The phrase is now more widely used by the legal fraternity as well as the national press to describe the government's plans to bring the law into the High Street.
An article as far back as July 2003 refers to 'Tesco law' when discussing a plan for legal reform which could see Supermarkets competing with solicitors.
The government favoured "one-stop" shops — with solicitors, accountants and other advisers under one roof — and wanted big corporations to be allowed to offer legal services.
But the review, launched at that time and led by David Clementi, the chairman of Prudential,was asked to suggest first how the new businesses should be regulated to protect customers.
As a first step Lord Falconer announced that banks, building societies and insurance companies will be allowed to compete with solicitors in offering probate services -winding up estates after death.
Now, some eight years on it seems we are getting nearer to this idea.
On Thursday (24th March 2011) The Law Society decided that the Solicitors Regulation Authority, which is the independent regulatory body of the Law Society of England and Wales, should apply to regulate alternative business structures as well. The decisions was not without reservations and it seems there may be a special general meeting of the Law Society followed by a poll of solicitors regarding their support for ABS'S.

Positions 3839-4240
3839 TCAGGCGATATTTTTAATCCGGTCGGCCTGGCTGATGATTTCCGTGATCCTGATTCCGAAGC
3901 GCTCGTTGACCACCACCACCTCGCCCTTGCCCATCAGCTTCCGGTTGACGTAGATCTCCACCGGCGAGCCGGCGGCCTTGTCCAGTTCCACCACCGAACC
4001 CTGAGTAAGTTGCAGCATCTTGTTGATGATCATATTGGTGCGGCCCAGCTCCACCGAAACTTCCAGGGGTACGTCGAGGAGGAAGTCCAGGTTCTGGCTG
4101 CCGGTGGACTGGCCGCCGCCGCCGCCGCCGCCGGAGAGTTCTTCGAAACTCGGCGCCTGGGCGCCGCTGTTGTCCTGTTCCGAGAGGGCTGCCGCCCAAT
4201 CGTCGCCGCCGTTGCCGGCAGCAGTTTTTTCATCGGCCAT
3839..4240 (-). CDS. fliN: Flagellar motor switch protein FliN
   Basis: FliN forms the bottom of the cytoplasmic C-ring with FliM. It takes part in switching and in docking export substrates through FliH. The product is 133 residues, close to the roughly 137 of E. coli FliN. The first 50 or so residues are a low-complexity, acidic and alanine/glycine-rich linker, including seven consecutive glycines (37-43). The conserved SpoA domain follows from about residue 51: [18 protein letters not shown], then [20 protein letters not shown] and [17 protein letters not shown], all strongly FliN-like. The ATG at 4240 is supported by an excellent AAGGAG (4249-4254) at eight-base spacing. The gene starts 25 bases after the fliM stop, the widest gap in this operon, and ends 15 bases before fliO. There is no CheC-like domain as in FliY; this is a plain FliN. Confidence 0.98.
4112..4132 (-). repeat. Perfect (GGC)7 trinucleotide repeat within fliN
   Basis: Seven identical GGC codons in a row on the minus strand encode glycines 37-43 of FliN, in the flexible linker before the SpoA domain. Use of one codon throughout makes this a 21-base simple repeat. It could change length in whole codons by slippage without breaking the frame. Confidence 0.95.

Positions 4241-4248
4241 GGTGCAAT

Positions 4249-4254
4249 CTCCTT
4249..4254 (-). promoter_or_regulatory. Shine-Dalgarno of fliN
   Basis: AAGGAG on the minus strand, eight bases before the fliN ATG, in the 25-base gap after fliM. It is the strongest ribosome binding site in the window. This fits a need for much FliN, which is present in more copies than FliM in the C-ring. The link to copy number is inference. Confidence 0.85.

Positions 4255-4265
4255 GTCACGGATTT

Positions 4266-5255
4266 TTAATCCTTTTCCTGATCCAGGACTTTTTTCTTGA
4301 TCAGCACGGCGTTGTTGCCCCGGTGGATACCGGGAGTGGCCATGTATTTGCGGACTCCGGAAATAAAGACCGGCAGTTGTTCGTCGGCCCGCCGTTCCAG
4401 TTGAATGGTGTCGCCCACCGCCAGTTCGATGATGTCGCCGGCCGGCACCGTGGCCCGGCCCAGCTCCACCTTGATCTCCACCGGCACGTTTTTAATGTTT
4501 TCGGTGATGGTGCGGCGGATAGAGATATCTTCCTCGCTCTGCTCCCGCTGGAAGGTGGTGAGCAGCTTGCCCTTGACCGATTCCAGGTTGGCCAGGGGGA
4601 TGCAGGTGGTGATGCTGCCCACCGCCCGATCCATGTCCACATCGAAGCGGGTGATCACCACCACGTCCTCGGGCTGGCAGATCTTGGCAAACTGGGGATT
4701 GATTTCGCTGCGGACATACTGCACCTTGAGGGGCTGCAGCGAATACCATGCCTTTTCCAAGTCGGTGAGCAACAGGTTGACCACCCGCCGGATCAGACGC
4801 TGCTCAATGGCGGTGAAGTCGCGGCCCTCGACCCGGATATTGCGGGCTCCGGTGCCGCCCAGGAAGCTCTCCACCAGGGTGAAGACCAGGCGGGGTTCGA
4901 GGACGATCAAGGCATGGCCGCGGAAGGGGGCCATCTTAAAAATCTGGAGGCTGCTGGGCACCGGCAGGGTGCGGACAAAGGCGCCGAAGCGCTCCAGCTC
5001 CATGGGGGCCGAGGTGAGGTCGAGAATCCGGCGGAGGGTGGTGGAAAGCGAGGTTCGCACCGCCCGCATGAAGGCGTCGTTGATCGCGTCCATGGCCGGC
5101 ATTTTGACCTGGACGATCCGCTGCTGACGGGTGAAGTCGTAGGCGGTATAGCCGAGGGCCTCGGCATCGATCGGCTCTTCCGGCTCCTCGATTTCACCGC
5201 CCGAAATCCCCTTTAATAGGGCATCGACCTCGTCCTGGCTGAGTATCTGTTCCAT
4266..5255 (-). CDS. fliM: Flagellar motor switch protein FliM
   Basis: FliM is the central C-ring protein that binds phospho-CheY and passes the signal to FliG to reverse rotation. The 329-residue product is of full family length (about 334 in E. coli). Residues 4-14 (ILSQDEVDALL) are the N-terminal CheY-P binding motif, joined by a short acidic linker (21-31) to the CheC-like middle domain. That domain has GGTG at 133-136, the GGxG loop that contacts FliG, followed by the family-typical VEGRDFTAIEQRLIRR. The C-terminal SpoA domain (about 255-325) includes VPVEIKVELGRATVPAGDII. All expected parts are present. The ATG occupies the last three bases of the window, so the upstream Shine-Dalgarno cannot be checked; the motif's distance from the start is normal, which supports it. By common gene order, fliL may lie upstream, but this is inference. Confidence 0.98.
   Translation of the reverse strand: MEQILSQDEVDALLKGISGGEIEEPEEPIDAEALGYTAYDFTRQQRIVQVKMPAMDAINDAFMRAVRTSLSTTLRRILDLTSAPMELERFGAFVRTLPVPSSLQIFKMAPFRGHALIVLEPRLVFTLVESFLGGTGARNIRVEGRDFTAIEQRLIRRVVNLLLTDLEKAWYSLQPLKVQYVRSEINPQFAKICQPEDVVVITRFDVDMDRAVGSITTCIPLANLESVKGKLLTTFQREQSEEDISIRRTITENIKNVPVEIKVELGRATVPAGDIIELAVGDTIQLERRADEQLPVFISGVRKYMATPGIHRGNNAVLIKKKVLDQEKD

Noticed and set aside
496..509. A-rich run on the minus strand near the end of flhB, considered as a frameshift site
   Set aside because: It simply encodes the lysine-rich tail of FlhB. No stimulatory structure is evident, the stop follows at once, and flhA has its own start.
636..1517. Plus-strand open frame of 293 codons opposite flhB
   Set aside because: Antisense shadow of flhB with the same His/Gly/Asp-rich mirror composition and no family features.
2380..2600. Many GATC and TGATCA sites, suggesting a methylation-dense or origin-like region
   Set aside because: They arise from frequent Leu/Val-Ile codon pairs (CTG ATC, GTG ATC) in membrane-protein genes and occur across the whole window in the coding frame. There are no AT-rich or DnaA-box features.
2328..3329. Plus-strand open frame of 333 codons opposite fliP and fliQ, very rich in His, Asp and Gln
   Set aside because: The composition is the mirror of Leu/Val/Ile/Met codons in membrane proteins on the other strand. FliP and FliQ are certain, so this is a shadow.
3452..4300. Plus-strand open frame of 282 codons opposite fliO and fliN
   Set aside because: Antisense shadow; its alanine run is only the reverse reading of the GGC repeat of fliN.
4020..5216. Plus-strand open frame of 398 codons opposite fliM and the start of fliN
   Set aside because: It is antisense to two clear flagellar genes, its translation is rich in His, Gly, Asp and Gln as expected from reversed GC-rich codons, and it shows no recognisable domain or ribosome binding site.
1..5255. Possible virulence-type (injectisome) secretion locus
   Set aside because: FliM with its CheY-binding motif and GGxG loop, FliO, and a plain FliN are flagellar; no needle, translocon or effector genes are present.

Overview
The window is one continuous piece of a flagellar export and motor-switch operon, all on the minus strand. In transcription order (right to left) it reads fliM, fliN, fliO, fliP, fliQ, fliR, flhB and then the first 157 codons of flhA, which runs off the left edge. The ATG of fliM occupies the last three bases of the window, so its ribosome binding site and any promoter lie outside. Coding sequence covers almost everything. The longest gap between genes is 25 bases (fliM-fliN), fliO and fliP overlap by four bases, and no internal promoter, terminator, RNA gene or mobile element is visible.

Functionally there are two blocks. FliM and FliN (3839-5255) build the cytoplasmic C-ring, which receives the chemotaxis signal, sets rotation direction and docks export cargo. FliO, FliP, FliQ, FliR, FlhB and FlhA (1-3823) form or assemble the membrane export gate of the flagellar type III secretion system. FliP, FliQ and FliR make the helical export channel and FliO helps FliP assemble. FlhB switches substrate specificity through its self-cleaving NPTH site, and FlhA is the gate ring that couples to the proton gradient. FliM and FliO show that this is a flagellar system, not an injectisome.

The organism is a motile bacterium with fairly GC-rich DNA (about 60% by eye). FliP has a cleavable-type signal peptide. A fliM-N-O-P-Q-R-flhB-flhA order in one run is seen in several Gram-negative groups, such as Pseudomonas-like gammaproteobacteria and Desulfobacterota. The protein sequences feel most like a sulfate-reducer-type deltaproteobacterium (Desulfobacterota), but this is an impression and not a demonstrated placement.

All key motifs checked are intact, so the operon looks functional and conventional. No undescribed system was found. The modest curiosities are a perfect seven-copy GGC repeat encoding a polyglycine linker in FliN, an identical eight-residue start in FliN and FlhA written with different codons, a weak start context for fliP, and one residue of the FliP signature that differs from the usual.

Now commonly referred to as Tesco law, ABS's should mean a relaxation of the ownership restrictions that currently exist on law firms. The Law Society is concerned that, should commercial interests play too large a role, the independence of the legal profession could be harmed.
The aim will be to introduce healthy competition and a few well known High Street names have already expressed their interest. Amongst these are the Co-Op, AA, Saga and the Halifax. Some of these names are already offering some form of advice service and there are activities which do not, by law, have to be handled by qualified lawyers.
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